The overarching goal of S.B. 8 is to reverse the negative trend in our health care system, to bend the cost curve by testing and implementing various performance-based payment methods that provide incentives for improved patient outcomes. It achieves this through two key mechanisms: the creation of health care collaboratives and the creation of the Texas Institute of Health Care Quality and Efficiency.
As envisioned in the bill, health care collaboratives clinically integrate physicians, hospitals, diagnostic labs, imaging centers, and other health care providers, aligning financial incentives to keep patients healthy and out of the hospital and emergency room. They are designed to move the delivery system away from a fee-for-service based system—where physicians and hospitals are paid for quantity of services over quality—to one in which doctors, hospitals, and other providers are accountable for the overall care of the patient and the total cost of the care provided.
Mounting evidence supports improved outcomes and lower costs achieved through this type of coordinated care. It works because patients receive care from a medical team, led by a primary care physician, that integrates all aspects of preventive, acute, and chronic needs using the best available evidence and appropriate technology to ensure patients receive the right care, at the right time, in the right place, at the right value.
Equally as important is the Texas Institute of Health Care Quality and Efficiency, which provides a safe harbor from antitrust laws for hospitals, insurers, and physicians to experiment with alternative payment and delivery systems.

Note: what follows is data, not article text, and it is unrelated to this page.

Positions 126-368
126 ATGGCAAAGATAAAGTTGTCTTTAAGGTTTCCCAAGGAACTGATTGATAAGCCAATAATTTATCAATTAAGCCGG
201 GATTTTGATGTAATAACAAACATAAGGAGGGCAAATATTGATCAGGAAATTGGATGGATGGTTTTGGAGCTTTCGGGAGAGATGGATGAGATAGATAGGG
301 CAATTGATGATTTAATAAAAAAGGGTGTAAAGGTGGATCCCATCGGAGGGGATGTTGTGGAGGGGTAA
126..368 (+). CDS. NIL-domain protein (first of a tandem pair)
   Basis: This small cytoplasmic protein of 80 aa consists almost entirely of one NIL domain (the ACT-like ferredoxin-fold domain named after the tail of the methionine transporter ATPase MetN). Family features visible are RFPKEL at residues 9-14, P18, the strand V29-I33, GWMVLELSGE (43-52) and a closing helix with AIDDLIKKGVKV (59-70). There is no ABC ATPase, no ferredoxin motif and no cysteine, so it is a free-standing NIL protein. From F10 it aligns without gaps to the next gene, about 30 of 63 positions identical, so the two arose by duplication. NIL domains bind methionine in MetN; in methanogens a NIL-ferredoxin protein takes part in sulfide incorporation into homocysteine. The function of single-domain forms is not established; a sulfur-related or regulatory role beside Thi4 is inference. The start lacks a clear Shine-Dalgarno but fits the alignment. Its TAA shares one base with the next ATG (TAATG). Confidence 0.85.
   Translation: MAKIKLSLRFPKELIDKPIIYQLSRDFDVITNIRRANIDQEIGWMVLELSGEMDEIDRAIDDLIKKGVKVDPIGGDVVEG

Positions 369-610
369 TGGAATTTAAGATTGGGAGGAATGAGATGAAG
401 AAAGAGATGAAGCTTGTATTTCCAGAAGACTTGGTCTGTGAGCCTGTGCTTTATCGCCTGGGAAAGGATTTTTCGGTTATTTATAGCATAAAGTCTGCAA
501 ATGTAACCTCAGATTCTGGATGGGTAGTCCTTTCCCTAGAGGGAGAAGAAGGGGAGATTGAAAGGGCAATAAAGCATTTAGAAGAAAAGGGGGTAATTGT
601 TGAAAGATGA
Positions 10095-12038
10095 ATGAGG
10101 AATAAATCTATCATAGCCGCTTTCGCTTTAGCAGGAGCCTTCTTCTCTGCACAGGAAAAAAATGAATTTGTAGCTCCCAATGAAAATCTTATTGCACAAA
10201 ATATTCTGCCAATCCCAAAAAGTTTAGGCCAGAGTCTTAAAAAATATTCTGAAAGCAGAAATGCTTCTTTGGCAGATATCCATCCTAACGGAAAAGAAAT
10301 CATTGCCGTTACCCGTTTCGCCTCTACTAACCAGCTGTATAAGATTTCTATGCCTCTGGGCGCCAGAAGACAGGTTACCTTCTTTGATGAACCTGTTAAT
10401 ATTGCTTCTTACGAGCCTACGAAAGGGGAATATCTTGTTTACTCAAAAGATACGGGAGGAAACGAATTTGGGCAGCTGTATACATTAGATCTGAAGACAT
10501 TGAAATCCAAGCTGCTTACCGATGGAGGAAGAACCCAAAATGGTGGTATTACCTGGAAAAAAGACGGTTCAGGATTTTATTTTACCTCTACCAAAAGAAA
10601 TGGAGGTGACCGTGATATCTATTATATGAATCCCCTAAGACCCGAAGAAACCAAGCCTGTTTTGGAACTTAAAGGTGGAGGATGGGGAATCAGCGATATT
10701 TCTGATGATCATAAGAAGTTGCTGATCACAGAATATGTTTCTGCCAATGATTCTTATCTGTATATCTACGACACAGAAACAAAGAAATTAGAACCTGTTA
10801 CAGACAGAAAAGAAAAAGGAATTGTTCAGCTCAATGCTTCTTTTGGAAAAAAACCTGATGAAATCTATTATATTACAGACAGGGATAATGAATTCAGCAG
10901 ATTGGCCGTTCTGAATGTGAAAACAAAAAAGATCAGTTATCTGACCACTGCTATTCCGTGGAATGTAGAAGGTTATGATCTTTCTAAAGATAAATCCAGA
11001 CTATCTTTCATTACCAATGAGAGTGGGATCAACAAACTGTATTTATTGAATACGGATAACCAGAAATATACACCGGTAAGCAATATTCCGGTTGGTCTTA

A dedicated institute emphasizes experimentation at the state and community level, further encouraging the testing of health care provider collaboration, health care delivery models, and coordination of health care services to improve health care quality, accountability, education, and contain costs in Texas. Through regulation and rulemaking, our state and its agencies can ultimately shape how reform occurs, and this legislation provides the necessary medium for trial and error, adjustment and adaptation.
It is no secret that Texas faces a severe physician shortage, especially among the primary care physicians who are uniquely trained to address a variety of disorders and chronic diseases across multiple organ systems. By 2015, Texas will need more than 4,500 additional primary care physicians and other providers to care for the state’s underserved population.
Over the past few sessions, the Texas Legislature has put in place several provisions designed to increase the number of primary care physicians in our state and to draw those physicians to the rural and underserved areas of the state that need them most. Our elected officials expanded primary care graduate medical education and training, implemented education loan repayments for primary care physicians, and supported medical student primary care preceptorships—each proven to make a positive impact on increasing the primary care workforce.
How easily these gains can be reversed. The 82nd Legislature took a giant step backward when it chose to cut state support of medical residencies by 44 percent, from $106 million in funding for the current biennium to $59.6 million in 2012-2013; slash loan repayment programs, allocating $5.6 million to one repayment program for the first year only and zeroing out another program set up to meet the needs of Texas children; and completely eliminate the Statewide Primary Care Preceptorship Program.